New York State Court of Claims

New York State Court of Claims

RODRIGUEZ v. THE STATE OF NEW YORK, #2001-015-124, Claim No. 098533, Motion No. M-62689


Inmate claim seeking equitable relief and money damages for intentional infliction of emotional harm, improper punishment resulting from disciplinary proceedings, cruel and inhumane treatment under the NYS Constitution and harm to inmate's institutional reputation dismissed for failure to state a cause of action and for lack of jurisdiction.

Case Information

Claimant short name:
Footnote (claimant name) :

Footnote (defendant name) :

Third-party claimant(s):

Third-party defendant(s):

Claim number(s):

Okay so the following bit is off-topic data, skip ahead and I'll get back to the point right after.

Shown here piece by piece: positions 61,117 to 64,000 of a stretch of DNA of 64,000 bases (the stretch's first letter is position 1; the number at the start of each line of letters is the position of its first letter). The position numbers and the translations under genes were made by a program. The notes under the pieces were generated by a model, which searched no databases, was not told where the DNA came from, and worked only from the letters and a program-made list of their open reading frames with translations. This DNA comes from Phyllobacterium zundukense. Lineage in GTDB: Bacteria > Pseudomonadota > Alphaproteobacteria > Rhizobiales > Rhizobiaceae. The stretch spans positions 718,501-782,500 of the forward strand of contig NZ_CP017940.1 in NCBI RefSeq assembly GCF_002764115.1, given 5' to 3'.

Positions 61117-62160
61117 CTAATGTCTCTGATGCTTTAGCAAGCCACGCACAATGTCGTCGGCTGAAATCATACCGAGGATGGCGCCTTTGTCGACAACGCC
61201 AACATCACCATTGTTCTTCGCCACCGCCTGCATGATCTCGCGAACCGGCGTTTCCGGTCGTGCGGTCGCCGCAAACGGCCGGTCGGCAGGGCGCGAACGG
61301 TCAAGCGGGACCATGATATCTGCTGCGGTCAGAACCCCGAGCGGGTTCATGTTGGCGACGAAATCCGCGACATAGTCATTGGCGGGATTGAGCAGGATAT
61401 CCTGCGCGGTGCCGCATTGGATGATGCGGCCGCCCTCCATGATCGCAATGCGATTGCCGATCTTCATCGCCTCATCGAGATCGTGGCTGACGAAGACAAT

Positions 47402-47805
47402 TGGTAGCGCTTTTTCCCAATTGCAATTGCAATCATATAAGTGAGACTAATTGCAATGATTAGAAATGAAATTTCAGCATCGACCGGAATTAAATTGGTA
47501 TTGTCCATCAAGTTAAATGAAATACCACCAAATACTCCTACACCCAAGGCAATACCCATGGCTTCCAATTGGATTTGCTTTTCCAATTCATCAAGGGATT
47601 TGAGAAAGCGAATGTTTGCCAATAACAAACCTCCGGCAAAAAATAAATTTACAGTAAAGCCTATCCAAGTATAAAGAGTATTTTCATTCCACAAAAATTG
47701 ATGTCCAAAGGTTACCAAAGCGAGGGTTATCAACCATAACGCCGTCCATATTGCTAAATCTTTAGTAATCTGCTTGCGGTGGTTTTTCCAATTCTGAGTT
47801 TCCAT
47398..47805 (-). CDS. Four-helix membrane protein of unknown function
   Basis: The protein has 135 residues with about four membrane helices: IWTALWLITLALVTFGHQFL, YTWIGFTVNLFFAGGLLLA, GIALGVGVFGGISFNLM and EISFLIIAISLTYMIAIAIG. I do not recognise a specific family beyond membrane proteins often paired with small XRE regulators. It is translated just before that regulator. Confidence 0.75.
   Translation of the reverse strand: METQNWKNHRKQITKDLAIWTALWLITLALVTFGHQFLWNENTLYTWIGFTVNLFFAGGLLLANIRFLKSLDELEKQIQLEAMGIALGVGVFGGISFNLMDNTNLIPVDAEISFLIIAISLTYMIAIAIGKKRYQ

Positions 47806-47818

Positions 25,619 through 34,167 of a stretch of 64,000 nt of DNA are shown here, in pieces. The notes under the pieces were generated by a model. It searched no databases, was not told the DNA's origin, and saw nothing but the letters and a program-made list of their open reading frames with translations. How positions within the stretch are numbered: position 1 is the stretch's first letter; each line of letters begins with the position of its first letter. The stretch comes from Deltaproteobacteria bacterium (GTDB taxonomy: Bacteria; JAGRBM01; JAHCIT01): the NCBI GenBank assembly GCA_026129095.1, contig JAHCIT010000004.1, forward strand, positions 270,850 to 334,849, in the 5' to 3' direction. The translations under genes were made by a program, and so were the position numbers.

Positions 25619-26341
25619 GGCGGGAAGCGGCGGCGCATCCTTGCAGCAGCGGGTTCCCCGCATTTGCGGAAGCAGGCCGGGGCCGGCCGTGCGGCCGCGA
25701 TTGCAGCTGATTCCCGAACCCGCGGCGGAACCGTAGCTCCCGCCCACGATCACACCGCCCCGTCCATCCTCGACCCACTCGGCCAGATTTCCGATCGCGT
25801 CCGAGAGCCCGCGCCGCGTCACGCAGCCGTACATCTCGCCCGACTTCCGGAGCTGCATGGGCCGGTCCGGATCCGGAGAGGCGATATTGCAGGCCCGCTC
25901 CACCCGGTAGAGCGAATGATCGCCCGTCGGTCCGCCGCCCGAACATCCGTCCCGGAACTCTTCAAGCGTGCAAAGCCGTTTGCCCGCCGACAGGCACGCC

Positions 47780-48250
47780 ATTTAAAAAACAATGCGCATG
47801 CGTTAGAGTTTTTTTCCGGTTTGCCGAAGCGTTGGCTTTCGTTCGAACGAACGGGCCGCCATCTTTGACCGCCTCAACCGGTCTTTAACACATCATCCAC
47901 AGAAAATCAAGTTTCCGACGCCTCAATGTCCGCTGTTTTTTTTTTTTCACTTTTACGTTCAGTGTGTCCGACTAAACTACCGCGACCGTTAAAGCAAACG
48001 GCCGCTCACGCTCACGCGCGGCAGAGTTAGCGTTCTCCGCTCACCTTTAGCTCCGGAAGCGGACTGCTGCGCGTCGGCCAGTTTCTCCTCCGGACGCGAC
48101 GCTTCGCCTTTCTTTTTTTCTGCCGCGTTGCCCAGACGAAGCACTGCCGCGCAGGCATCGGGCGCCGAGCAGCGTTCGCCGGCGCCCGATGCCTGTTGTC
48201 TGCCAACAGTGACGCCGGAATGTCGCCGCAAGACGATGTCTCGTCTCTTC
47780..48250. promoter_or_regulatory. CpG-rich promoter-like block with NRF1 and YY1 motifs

Motion number(s):
Cross-motion number(s):

Claimant's attorney:
Edwin Rodriguez, Pro SeNo Appearances
Defendant's attorney:
Honorable Eliot Spitzer, Attorney GeneralBy: Timothy P. Mulvey, Esquire
Third-party defendant's attorney:

Signature date:
February 20, 2001
Saratoga Springs

Official citation:

Appellate results:

See also (multicaptioned case)


The defendant's motion seeking an order dismissing the claim for failure to state a cause of action and for lack of subject matter jurisdiction is granted. This is a claim by a pro se inmate alleging
"(a) psychological torture, mentally and emotionally. (b) constant harass. (c) consecutive false statements. (d) consecutive false misbehavior report. (e) consecutive illegal punishment. (f) consecutive violation of grievance procedure law. (g) abuse of authority. (h) unfair hearing" [sic]